Decades-Long Battle for Justice Ends as Convictions Overturned in Times Square Murder Case

The convictions of Eric Smokes and David Warren, two men who spent decades behind bars for a murder they maintained they did not commit, have been overturned. The case, which dates back to a tragic incident in Times Square on New Year’s Day in 1987, has been marred by allegations of police misconduct and witness coercion.

Jean Casse, a 71-year-old French tourist, tragically lost his life during a mugging gone wrong. The incident occurred as Casse and his wife were strolling through the bustling streets of Times Square. Casse struck his head on the pavement during the attack and was pronounced dead shortly after.

Smokes, then 19 years old, and Warren, only 16 at the time, were swiftly apprehended by the police and charged with Casse’s murder. Despite maintaining their innocence throughout the trial, both men were convicted and sentenced to lengthy prison terms.

Years of tireless efforts to clear their names finally paid off for Smokes and Warren, now in their 50s, as a New York City judge and Manhattan prosecutor sided with them. On Wednesday, their convictions were overturned after prosecutors revealed new evidence suggesting witness coercion by the police.

The convictions were a result of testimony from four teenage witnesses, all of whom later recanted their statements, claiming they were pressured by the police to implicate Smokes and Warren. Shockingly, some witnesses even alleged that they were threatened with arrest if they did not cooperate.

The absence of DNA evidence linking the men to the crime further raised doubts about their guilt. However, when Smokes and Warren initially brought a motion to vacate their convictions in 2017, their efforts were met with opposition from Judge Stephen Antignani and the Manhattan district attorney’s office, then led by Cyrus Vance. Assistant District Attorney Christie Keenan questioned the credibility of the recanted witness statements, leading to the denial of their motion.

It was not until a new investigation was launched in 2022, under the leadership of Manhattan District Attorney Alvin Bragg, that significant new evidence came to light. Transcripts revealed the extent of the pressure exerted on the teenage witnesses by the police, and it was discovered that at least one of them was likely not even present at the scene of the crime.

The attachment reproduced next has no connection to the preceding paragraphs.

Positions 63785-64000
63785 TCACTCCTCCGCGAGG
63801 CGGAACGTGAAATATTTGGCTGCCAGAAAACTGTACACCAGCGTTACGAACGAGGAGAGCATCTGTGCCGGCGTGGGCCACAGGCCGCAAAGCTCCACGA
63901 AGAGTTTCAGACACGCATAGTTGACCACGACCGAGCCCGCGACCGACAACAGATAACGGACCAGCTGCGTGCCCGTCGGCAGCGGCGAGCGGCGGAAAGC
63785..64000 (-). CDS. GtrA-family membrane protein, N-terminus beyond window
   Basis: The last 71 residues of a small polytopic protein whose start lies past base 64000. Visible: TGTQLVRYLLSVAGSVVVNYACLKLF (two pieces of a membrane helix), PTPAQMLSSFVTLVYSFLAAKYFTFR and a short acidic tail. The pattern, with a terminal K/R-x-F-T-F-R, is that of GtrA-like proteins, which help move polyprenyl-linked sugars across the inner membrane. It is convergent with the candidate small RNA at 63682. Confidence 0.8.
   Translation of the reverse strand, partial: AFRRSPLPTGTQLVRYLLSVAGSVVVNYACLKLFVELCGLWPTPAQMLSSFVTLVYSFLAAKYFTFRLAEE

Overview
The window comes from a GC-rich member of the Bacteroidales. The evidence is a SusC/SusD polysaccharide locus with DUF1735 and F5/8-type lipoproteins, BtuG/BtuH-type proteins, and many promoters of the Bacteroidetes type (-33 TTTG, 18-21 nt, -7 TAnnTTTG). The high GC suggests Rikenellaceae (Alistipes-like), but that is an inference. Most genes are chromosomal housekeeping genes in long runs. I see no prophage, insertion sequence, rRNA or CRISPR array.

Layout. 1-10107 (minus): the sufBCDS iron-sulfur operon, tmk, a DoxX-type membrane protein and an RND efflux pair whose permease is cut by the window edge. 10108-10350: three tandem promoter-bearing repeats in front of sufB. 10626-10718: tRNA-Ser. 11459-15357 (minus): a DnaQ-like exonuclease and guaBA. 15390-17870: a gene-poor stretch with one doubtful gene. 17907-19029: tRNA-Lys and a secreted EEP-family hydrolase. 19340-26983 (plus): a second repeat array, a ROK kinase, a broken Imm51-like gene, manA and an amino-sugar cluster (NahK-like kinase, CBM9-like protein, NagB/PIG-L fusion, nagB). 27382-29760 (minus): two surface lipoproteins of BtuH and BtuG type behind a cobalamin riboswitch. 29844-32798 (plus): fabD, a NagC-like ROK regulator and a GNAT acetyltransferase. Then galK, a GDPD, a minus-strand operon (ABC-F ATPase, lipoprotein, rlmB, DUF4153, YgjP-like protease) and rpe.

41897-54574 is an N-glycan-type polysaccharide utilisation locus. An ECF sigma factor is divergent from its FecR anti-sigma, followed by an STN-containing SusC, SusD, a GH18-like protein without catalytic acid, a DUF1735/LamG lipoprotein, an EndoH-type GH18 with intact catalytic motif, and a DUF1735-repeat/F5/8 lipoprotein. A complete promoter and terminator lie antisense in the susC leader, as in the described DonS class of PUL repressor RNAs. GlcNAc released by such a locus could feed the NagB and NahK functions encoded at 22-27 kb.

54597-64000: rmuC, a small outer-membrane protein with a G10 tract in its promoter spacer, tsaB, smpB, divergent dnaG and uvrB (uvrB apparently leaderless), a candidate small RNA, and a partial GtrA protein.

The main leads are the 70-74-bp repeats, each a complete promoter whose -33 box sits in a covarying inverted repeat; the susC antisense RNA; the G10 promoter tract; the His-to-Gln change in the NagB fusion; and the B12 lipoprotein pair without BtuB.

Finally, with this compelling new evidence, Judge Antignani agreed to vacate the convictions, bringing an end to the decades-long battle for justice. Jay Henning, the attorney representing Smokes and Warren, expressed his clients’ relief at having their names cleared but emphasized that this decision was long overdue. He condemned the case as one marred by tunnel vision and riddled with police and prosecutorial misconduct.

The overturning of these convictions serves as a stark reminder of the importance of a fair and thorough investigation, free from coercion and bias. As Smokes and Warren step back into a world they left behind so many years ago, they can finally begin to rebuild their lives, knowing that justice has been served, albeit belatedly.


Author: CrimeDoor

1 Response

  1. This is such a powerful example of the flaws in our criminal justice system. It’s heartbreaking to think about the years of freedom that Eric Smokes and David Warren lost due to a wrongful conviction. This case highlights the urgent need for reforms to prevent innocent individuals from being incarcerated for crimes they didn’t commit. It also raises questions about the reliability of our justice system and the importance of ensuring fair trials and access to evidence. It’s a reminder that we must continue to fight for justice and advocate for those

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